10K dead p.a. from breathing polluted air in London? 40K dead nationally? These figures are big, fat lies, plucked from the air (geddit?) as propaganda by anthropogenic global warming fanatics living in cloud cuckoo land who will eventually deliver to the British taxpayer the biggest bill in history. One which is based on either a mass delusion or a colossal fraud.
Air conditions in big Chinese and Indian cities are far, far worse than they are erroneously alleged to be here, yet there's absolutely no sign whatever of their populations reducing in numbers. Quite the contrary!

Richard Parker    on 19 August 2017

I am always appalled at the arrogance with which our government rides roughshod over its electorate .
Whilst i think that producing cleaner vehicles is a good thing, expecting people to trade in a well looked after 1994 peugeot or similar that does 70 mpg and cost £500 as mine did and may have ten years left in it in order to buy a nice clean electric one costing up £ 20,000 or more tells us they do not live in the real world .
There are thousands of families struggleing to run cars that cost less than £ 2000.00 pounds, they have neither the money to buy these new cars or on the other hand rent them .
The scrappage scheme finnished any chance that you could run a decent car cheaply as all cars post around 2000 have systems that are complex and expensive to fix which usually means the car will get scrapped well before its time for the sake of some small expensive component, that is not saving the planet .
You would probably have to produce at least two new cars in the time mine has been on the road.
I run and restore old classics for a hobby,they are easy to fix,dont depreciate, tax free, and above all they are fun,given how much people use them they are not a problem to our planet ,what is a problem to our planet is a government that rubber stamps licences by an environment secretary to fracking companies to explore for shale gas which will allow them to drill under your house pour poisenous chemicals down a well hole and emit methane gas into the atmosphere,now thats really called screwing the planet !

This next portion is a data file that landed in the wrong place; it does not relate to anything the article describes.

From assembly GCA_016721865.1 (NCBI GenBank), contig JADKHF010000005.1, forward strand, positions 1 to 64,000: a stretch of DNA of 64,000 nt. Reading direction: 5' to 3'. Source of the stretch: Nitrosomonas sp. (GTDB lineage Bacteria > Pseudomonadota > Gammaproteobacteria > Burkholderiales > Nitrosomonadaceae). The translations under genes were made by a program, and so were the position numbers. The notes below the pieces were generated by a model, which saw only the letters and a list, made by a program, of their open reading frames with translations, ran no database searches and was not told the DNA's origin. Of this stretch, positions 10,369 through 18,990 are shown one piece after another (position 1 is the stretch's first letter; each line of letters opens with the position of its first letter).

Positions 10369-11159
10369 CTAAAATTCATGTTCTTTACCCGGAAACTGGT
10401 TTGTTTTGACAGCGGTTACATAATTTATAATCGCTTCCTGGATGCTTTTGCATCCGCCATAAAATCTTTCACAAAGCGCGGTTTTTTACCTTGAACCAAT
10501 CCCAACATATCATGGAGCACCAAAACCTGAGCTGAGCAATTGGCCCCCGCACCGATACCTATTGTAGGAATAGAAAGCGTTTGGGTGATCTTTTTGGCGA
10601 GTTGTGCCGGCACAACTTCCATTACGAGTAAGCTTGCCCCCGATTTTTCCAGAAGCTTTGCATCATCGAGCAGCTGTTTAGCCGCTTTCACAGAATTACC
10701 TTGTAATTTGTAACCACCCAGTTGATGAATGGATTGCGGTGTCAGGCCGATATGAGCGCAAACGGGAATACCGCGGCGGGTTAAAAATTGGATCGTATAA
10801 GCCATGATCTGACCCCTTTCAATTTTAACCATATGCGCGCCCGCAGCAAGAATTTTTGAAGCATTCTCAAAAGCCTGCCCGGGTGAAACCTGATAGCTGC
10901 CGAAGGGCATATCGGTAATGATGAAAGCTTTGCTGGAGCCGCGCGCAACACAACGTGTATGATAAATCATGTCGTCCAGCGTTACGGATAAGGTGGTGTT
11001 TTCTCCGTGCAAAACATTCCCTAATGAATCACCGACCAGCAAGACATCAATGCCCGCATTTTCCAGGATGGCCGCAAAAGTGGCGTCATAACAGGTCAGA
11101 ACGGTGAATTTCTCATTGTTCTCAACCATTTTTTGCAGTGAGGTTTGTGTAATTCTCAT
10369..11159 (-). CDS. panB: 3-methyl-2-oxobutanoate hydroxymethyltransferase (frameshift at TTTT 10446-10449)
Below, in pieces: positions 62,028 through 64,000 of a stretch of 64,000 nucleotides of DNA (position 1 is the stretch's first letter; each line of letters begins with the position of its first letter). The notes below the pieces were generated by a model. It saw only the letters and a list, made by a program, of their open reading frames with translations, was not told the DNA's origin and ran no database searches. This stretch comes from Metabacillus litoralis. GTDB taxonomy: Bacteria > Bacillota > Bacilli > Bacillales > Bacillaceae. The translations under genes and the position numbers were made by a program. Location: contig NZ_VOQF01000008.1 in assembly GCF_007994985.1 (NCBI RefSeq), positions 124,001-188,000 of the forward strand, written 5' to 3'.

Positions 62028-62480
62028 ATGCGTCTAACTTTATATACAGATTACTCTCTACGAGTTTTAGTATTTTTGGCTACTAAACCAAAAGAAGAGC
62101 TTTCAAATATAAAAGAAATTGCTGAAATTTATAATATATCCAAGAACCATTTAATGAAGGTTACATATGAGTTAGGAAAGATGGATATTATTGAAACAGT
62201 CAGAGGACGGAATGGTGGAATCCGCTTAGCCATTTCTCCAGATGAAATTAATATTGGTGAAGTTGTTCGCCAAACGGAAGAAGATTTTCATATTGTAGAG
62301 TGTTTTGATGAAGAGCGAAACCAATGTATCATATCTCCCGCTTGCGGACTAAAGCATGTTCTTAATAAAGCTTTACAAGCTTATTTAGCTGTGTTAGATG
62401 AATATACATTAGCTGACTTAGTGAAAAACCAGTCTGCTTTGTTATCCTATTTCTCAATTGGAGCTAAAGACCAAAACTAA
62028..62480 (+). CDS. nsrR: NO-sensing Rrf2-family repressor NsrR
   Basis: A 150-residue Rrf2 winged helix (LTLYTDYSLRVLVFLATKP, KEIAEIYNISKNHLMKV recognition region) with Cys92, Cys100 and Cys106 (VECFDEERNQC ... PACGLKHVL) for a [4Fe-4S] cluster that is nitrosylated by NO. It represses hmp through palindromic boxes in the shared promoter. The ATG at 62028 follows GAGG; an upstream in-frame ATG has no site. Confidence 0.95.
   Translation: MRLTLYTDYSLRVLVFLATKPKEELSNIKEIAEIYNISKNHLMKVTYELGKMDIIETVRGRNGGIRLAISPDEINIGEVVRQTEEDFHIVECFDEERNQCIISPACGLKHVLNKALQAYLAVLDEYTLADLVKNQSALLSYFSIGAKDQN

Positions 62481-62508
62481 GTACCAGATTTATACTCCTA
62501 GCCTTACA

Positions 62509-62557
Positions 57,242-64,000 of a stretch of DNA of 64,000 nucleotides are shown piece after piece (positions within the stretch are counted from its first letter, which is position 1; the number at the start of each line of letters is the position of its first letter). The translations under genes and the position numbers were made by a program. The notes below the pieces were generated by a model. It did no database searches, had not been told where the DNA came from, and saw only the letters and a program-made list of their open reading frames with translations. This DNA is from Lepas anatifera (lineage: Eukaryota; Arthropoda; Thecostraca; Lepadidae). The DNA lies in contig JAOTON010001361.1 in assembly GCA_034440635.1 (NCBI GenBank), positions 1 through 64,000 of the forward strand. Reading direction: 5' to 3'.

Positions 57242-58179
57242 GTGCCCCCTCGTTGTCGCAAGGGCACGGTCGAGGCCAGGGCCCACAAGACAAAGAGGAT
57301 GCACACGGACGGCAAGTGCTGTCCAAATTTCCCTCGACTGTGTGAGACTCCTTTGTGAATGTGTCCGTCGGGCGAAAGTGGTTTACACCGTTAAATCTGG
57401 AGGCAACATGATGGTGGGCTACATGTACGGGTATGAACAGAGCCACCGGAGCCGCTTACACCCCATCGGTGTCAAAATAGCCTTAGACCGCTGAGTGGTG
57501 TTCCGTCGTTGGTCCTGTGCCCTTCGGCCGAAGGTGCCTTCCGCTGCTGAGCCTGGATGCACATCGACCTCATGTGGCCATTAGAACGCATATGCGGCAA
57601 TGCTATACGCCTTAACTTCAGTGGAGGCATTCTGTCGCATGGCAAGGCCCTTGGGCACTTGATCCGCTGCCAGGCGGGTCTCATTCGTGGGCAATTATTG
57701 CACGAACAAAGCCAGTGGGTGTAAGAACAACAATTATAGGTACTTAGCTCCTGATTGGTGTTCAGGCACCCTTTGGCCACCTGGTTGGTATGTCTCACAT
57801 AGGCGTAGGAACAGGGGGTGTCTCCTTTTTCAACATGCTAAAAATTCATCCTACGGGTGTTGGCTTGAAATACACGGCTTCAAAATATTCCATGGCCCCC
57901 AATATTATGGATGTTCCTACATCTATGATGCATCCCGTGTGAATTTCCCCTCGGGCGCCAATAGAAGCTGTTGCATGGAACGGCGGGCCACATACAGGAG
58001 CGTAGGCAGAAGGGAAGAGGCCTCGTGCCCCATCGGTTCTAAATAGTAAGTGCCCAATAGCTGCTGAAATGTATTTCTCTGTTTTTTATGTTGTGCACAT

Richard Parker

James A    on 18 September 2017

Given there is a nationwide shortage of electric power generation, lithium (although I read the Cornish tin mines are to be investigated for its production). A point to take into consideration. Not all of us have garages or off road parking, so there will now be thousands of cables laid across footpaths for the unwary to trip on, think of the blind, handicapped, etc., How the legal beagles will rub their hands together - litigation unlimited. Or will the government dig up the roads and lay underground facilities, ha, ha, ha, (yes I have fairies at the bottom of my garden). Then there are the wags who will take delight unplugging cars or the shifty, swapping leads to charge their vehicle at the neighbours expense.

I think we will have not only our older vehicles, but the newer ones with us for a long time yet.

   on 15 October 2017

Would just like to comment , and raise awerness , of people or disabled children , about the diesel and petrol car ban, we have our 7 year old daughter , Local hospital neglection at birth, leaving us with a big struggle day to day, we live in rural north norfolk , and travel around to hospitals round the country , we do more than 25.000 miles per year , not by choice , but must, keep our daughter busy , with actives, days out , say our normal day out to pleasure wood hills , is 104 mile round trip , were only their 2 hours depending on her behaviour , so we are total relie on our vw transporter this vechiel is over 3 ton in weight , and average around 26 mpgs , my daughter has sever eperlepsiy , witch involves hospital ambulance out, we have no time to say , right I need to charge our car , what about power cuts , we live sourroned by woods, trees always causing electric failed in our area , last year we went 3 days without power , can some one please fight our corner with these day to day tasks that we face, we do not own a normal size car , like I've said we own a vw transporter 3 ton in weight and long wheel base , with electric tail lift ramp, also my daughter has DVD player , sensory mood lights on in the car, our phones on charge , air con on use the battery ect ect , please publish this, and help save outhers in this madness , I totally under stand for the cut down in emissions , but why not slow speed down , and put extra filters in exhausts , thank you Ian and family ,